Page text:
United States Taxation of Foreign Investors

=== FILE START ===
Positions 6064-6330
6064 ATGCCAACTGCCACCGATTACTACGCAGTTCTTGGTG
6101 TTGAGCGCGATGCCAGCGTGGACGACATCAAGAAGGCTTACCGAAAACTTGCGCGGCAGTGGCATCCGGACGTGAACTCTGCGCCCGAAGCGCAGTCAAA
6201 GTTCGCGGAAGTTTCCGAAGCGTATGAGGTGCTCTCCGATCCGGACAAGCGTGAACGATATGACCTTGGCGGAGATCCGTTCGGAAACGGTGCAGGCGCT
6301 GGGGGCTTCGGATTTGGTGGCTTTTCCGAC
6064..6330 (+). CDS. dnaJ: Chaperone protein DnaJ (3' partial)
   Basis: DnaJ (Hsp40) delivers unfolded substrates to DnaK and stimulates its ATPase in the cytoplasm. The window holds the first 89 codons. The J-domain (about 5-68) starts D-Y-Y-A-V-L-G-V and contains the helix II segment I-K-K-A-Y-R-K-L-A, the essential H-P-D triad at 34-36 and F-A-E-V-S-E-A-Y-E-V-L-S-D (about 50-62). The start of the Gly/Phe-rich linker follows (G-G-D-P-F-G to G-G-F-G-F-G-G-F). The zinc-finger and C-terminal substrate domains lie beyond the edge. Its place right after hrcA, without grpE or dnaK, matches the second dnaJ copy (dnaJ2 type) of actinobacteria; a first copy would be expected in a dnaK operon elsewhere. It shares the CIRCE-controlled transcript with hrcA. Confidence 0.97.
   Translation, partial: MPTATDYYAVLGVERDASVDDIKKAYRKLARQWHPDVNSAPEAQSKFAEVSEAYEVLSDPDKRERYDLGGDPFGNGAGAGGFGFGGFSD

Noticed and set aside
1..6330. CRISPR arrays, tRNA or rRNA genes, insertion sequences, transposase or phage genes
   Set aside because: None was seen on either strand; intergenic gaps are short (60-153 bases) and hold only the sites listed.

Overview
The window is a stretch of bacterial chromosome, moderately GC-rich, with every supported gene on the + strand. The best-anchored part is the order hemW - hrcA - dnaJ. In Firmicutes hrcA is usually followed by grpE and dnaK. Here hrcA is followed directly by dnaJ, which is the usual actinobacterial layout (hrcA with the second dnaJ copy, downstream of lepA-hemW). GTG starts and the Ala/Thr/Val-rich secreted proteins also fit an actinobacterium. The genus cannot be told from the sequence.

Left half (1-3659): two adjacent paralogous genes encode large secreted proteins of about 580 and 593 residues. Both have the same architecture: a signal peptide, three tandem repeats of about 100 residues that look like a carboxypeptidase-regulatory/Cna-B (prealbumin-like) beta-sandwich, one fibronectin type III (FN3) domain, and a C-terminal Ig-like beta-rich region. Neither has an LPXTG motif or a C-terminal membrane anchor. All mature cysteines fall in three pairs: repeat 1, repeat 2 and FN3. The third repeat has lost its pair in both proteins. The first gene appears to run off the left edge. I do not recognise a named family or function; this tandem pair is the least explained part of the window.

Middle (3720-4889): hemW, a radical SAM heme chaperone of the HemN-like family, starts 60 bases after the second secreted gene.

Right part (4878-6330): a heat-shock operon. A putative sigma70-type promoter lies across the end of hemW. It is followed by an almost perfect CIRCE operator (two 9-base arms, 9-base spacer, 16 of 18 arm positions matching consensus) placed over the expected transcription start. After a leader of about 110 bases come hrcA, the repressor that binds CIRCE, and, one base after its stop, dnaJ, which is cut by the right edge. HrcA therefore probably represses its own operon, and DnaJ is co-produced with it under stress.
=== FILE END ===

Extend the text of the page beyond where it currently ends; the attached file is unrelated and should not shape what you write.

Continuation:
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  United States Taxation of foreign investors INTRODUCTION   The United States has long been a safe haven for foreign investors. Now it has becomenot only a safe haven for foreign investors, it has also become a nation that has myriadreal estate and business assets all available for acquisition at bargain prices due to theprecipitous fall in the U.S. dollar. What is not so well known is that the United States taxlaws are very favorable to foreign investment; providing at times for the payment of taxfree interest by U.S. taxpayers to foreign investors. Capital gains from investment maybe tax free or subject to tax rates of 15%, and the complex laws provide for numerousmethods of deferring the payment of U.S. taxes to a later point in time. At the sametime, these same laws can become tax traps for the poorly advised investor and cancause income taxes on profits to be as high as 65% and estate (inheritance) taxes to bepaid on U.S. assets held at death as high as 48%. The following narrative outline isintended to provide the foreign investor, both corporate and individual, with only a basicintroduction to the tax laws of the United States as they apply to that foreign investor.Hopefully, it will let the foreign investor know that they are welcome in the United States.More importantly, it should help the foreign investor know that the U.S. tax laws arecomplex and must be dealt with in a highly professional manner; if one is to avoid thetax traps and take advantage of the many tax benefits offered by the United States. Thegeneral principles discussed herein are not intended to be legal or tax advice andtaxpayers should consult with their individual legal, accounting, and tax advisors. U.S. Taxation of Foreign Investors Table of Contents   I . TAXAT IO N PATTERN   II . STATUS F O R TAX PURP O SES   III . TW O TYPES O F FEDERAL I NC O ME TAXAT IO N PATTERNS   IV . THE EFFECT O F B I LATERAL TREAT I ES   V . THE BRANCH PR O F I TS TAX   VI . PRE- I MM IG RAT IO N PLANN I N G ± I NC O ME TAX AND G  A I NS   VII . PRE- I MM IG RAT IO N PLANN I N G ± ESTATE AND GI FT TAX   VIII . EXCEPT IO NAL C I RCUMSTANCES AND SPEC I  AL TAX BENEF I TS   I X. REAL ESTATE - TAXAT IO N PATTERN   X. O WNERSH I P O F REAL PR O PERTY   X I . TAX PLANN I N G BENEF I TS AND TRAPS UN IQ UE T O THE F O RE IG N I N V EST O R I N REAL ESTATE    X II . THE TAX PLANN I N G STRUCTURES   I. TAXATION PATTERN   y   United States Resident Alien ( Tax Resident ) - Subject to Taxation   a.   I ncome Taxation - Worldwide I ncome b. Estate Taxation - Worldwide Assets c.   G ift Taxation - Worldwide Assets   y   Non Resident Alien - Subject to Taxation   a.   I ncome Taxation - United States Source I ncome, Limited type of Foreign Source I ncome b. Estate Tax - United States Situs Assets O nly c.   G ift Tax - Real and Tangible Personal Property with a United States Situs   There is a vast difference in the manner in which the United States will apply its income, estate and gifttaxes to a would-be immigrant that is considered a tax resident and one that still has non-residentalien status. A tax resident will be subject to U.S. incomes taxes, estate taxes and gift taxes on aworldwide basis. Non-resident aliens will generally only pay U.S. income tax on income earned from U.S.sources and will pay U.S. estate taxes only on real property and tangible personal property in the UnitedStates, and selected intangible assets.   II. STATUS FOR TAX PURPOSES   y   Resident for Income Tax Purposes   a. G reen Card b. Substantial Presence Test c. V oluntary Election d. The Closer Connection Exception e. Treaties: Tie Breaker    Nonresident Alien Individuals - Income Tax   A nonresident alien individual is defined as any citizen of a country other than the United States who isnot a U.S. resident for U.S. income tax purposes. The general rule is that an alien is not considered tobe a U.S. resident for tax purposes if the alien does not have (1) a green card representing permanentresidency in the U.S. or (2) a substantial presence or time period in the U.S. as described below. Thereare exceptions to this general rule that will also be discussed.    An alien individual has a substantial presence in the United States for the calendar year in which thealien is both physically present in the U.S. for at least 31 days and; in that same calendar year isconsidered to have been in the U.S. for a combined total of 183 days or more over the past three yearspursuant to a formula.   For purposes of calculating this combined 3 year, 183-day requirement; each day present in the UnitedStates during the current combined calendar year counts as a full day, each day in the preceding year as one-third of a day and each day in the second preceding year as one-sixth of a day. This is shown onthe example below.   The United States has tax treaties with many countries. These treaties generally provide that theresidents and corporations of each country to the treaty are entitled to a more liberal tax treatment thanresidents and corporations of non-treaty countries. The concept of residency under the treaties is different  than the general definition and may permit a nonresident alien to spend more time in the U.S. each year without being a U.S. tax resident. G enerally, the tax treaties will permit the alien individual to remain anon-resident for U.S. tax purposes so long as the alien covered by the treaty stays less than 183 days inthe U.S. each separate year: and not over the cumulative three year period.   This same type of treatment, that of permitting aliens to have an extended stay in the U.S. of less than183 days in each year without becoming a U.S. tax resident, is also available to certain aliens that are notfrom countries governed by a U.S. tax treaty. I f an alien has provable close business and social ties to hisor her native country; the substantial presence test is extended due to their closer connection to aforeign country than to the U.S.   Foreign Corporation - Income Tax   A foreign corporation is a recognized separate taxpayer for U.S. tax purposes. A foreign corporation for U.S. tax purposes, is a corporation that is not organized under the laws of the United States or any one of the states of the United States. A foreign corporation¶s articles of incorporation will reflect whether it is aforeign corporation or a U.S. domestic corporation.   III. TWO TYPES OF FEDERAL INCOME TAXATION PATTERNS   U.S. Taxpayers (Citizens and Resident Aliens)   As a general rule, U.S. domestic corporations and United States citizens and residents aretaxed by theU.S, on their worldwide net incomeregardless of the source of the income. Exceptions to this rule existonly to prevent double taxation of foreign income earned by U.S. individuals and Companies abroad.Double Taxation is prevented by allowing U.S. taxpayers to obtain a credit against their U.S. tax for foreign taxes paid on that same income.   Foreign Taxpayer    Foreign Taxpayers (both alien individuals and foreign corporations), however, pay U.S. tax on U.S.income in two entirely different ways depending upon whether the income the Foreign Taxpayer earns isfrom passive sources or whether the income results from the Foreign Taxpayer¶s conduct of an activetrade or business in the U.S. Furthermore, the U.S. tax rules for Foreign Taxpayers take into account the fact that the jurisdiction of theUnited States can extend just so far. Therefore, as a general rule a Foreign Taxpayer will only pay U.S.  tax on their U.S. Source I ncome and not on income earned from outside of the United States. There arehowever exceptions. I n order to understand the two different types of taxation, it is important to examine the general rules thatdefine whether a Foreign Taxpayer is conducting an active business in the U.S. or a passiveinvestment as well as the rules governing source of income and the source of deductions . Thesedefinitions determine which one of the two sets of tax rules must be applied in order to calculate the U.S.tax liability of foreign corporations and nonresident alien investors. y   Source of Income Rules   a. U.S. Source I ncome b. Foreign Source I ncome c. Deductions   There are a strict set of rules that govern the determination of whether income finds its source inthe United States or a foreign place for U.S. tax purposes. They are as follows:   1. Compensation for personal services. The source of income from the performance of personalservices is located at the place where the services are performed. 2 . Rents and royalties. Rent or royalty income has its source at the location, or place of use, of theleased or licensed property. 3. Real Property Income and Gain.   I ncome and gain from the rental or sale of real estate has its sourceat the place where the property is situated. 4. Sale of personal property. Historically, gain from the sale of personal property has been sourced atthe place of sale which is generally held to be the place where title to the goods passes; however therules have become more complex taking other factors in place. 5. Interest. The source of interest income is generally determined by reference to the residence of thedebtor; interest paid by a resident of the United States constitutes U.S. source income, while interest paidby foreign residents is generally foreign-source income. 6. Dividends. The source of dividend income generally depends on the nationality or place of incorporation of the corporate payor; that is, distributions by U.S. corporations constitute domestic-sourceincome, while dividends of foreign corporations are foreign-source income. There are, however, severalimportant exceptions to these rules. 7. Partially Within and Partially Without. There is a set of source rules that consider the sources of income that can be partially earned in the U.S. and partially from foreign sources such as income fromtransportation services rendered partly within and partly without the United States; income from the saleof inventory property produced , created , fabricated , manufactured , extracted , preserved , cured , or aged without and sold within the United States or vice versa, and several other types of income. G enerally, this is done on some type of allocation basis between the source countries.   Source of Deductions  The source rules for deductions are considerably less specific than those dealing with gross income. Therules regarding claiming deductions against U.S. income earned by a Foreign Taxpayer merely providethat taxable income from domestic or foreign sources is to be determined by properly apportioning or allocating expenses, losses, and other deductions to the items of gross income to which they relate.   y   Taxation of Passive (Non Business Income)   a. 30% Flat Tax Rate ± G ross I ncome b. Withholding obligations   y   The Taxation of Passive Income   I f the income that a Foreign Taxpayer earns is passive in nature and does not result from the